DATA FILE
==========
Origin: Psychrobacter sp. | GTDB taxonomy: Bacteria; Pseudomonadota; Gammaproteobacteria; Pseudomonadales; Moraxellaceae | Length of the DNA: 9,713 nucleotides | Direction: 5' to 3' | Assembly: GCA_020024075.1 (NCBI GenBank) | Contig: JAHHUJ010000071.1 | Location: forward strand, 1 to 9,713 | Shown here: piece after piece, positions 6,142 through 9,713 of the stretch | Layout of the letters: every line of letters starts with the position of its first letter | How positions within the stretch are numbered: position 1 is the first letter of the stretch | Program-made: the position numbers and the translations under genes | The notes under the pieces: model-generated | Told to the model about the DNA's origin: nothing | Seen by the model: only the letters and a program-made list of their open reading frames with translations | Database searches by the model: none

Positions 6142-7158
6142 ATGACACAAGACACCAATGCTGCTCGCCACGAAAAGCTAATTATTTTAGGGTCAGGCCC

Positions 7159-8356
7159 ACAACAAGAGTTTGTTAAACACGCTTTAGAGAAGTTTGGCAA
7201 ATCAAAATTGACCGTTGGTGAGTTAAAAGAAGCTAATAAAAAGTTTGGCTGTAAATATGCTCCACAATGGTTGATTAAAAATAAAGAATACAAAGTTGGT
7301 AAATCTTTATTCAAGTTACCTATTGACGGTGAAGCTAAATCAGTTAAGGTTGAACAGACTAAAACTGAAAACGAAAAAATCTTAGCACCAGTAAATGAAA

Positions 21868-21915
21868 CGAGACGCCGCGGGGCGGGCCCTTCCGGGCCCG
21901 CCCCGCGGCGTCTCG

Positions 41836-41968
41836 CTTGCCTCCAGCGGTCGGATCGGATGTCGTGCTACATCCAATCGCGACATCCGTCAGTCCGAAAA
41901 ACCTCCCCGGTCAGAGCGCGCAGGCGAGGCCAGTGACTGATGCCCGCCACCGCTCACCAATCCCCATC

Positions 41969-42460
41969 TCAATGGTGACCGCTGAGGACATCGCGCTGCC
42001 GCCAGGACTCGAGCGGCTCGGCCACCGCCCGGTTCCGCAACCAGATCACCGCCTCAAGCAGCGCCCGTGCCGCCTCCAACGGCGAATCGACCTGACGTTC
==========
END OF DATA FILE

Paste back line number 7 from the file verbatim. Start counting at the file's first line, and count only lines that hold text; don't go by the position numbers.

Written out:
7301 AAATCTTTATTCAAGTTACCTATTGACGGTGAAGCTAAATCAGTTAAGGTTGAACAGACTAAAACTGAAAACGAAAAAATCTTAGCACCAGTAAATGAAA